May 14, 2019 report
Study suggests imprisonment does not deter future crime
A team of researchers from the University of California, the University of Michigan, Kaiser Permanente Colorado Institute for Health Research, the State University of New York and the University of Colorado School of Medicine has found evidence that incarcerating people who commit serious crimes does not prevent them from committing more crimes once they are released. In their paper published in the journal Nature Human Behavior, the researchers describe a study they conducted using statistics from people incarcerated in Michigan prisons for committing violent crimes, and what they found.
Locking people up when they have been convicted of a crime is an age-old form of punishment. In the short term, it prevents the offender from committing more crime—at least against those outside the prison gates. But jailing people has also been espoused as a means of teaching the offender a lesson—being locked up is supposed to make them think twice about committing future crimes once they are released. But does it? That is what the researchers sought to find out.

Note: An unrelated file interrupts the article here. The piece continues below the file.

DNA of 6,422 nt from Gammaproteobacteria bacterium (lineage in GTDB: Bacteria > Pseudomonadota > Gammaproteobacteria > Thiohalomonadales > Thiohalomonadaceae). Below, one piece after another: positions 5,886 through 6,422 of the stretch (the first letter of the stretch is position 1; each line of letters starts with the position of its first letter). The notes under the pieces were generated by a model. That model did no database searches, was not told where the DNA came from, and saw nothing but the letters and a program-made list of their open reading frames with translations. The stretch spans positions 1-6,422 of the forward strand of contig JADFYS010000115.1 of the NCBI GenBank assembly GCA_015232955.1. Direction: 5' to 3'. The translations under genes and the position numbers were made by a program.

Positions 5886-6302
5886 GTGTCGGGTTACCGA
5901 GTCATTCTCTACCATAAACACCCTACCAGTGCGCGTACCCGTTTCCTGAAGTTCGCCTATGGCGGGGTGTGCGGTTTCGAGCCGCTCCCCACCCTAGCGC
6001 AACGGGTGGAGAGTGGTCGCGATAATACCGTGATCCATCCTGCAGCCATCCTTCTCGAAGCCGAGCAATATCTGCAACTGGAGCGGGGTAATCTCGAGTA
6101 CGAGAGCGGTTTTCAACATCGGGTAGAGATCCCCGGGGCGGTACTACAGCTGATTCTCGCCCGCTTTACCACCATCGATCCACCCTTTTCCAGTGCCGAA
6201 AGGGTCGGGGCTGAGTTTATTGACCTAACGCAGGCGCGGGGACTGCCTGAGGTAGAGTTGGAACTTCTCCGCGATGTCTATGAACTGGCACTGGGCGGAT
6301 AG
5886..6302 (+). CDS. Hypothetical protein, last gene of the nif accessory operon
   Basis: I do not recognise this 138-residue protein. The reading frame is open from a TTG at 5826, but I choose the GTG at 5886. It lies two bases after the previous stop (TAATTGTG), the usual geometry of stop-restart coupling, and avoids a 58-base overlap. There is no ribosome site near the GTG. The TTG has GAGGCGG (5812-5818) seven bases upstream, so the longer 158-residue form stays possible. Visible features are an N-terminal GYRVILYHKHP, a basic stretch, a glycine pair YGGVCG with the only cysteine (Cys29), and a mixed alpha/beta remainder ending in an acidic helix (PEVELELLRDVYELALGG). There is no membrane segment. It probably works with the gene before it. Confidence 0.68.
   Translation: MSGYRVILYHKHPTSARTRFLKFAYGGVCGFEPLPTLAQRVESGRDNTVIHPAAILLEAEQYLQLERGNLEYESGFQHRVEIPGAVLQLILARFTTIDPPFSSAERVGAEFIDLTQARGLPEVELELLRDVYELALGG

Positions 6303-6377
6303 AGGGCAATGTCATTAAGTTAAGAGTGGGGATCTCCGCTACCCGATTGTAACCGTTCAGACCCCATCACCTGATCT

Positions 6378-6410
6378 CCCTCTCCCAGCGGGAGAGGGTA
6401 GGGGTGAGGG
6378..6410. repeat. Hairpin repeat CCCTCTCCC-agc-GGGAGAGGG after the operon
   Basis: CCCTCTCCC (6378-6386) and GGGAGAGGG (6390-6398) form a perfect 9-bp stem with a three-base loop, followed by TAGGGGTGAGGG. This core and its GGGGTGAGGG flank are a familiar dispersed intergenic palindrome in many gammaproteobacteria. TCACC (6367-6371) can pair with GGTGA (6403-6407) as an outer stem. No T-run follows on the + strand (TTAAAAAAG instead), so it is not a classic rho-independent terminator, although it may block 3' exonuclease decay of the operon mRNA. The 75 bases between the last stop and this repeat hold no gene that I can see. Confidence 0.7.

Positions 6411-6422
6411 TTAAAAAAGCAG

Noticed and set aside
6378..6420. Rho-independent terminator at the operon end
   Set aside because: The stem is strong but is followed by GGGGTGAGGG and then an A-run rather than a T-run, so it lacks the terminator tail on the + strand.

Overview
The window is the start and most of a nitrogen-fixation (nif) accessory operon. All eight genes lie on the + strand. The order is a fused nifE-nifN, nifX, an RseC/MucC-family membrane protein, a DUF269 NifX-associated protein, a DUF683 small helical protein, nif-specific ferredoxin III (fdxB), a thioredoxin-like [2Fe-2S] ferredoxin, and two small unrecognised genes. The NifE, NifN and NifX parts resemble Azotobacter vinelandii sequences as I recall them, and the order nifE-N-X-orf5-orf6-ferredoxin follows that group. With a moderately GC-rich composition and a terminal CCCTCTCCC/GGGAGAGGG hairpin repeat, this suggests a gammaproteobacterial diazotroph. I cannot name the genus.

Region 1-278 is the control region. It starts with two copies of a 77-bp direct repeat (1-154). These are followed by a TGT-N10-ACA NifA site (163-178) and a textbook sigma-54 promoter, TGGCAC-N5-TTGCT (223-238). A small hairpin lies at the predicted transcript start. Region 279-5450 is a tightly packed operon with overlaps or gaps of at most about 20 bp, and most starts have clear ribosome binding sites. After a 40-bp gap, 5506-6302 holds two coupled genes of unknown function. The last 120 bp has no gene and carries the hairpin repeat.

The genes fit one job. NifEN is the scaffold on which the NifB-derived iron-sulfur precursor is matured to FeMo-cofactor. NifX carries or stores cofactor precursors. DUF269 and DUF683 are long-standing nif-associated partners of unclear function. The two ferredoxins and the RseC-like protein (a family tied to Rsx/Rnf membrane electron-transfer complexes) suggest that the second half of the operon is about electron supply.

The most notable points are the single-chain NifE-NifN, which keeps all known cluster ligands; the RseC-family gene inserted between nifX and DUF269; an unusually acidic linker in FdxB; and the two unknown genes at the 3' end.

To learn more about the probability of engaging in criminal activity after release from prison, the researchers looked at data for 110,000 people convicted of violence-related felonies during the years 2003 to 2006 in Michigan—some had been sent to prison, others we given probation. The researchers followed the records through the year 2015 looking for examples of arrests or incarcerations.
The researchers report that they saw a slight decrease in crime for those sent to prison compared to those who received probation, but only for the time they were in prison. After they were released, they were found to be just as likely to engage in crime as those who had been given probationary sentences. The data indicates that serving time in prison did not serve as a deterrent for those convicted of a crime. The researchers suggest imprisonment is an ineffective deterrent, and because of that, policymakers ought to take at a closer look at its use. Putting people in prison, they note, is a lot more expensive than probation.
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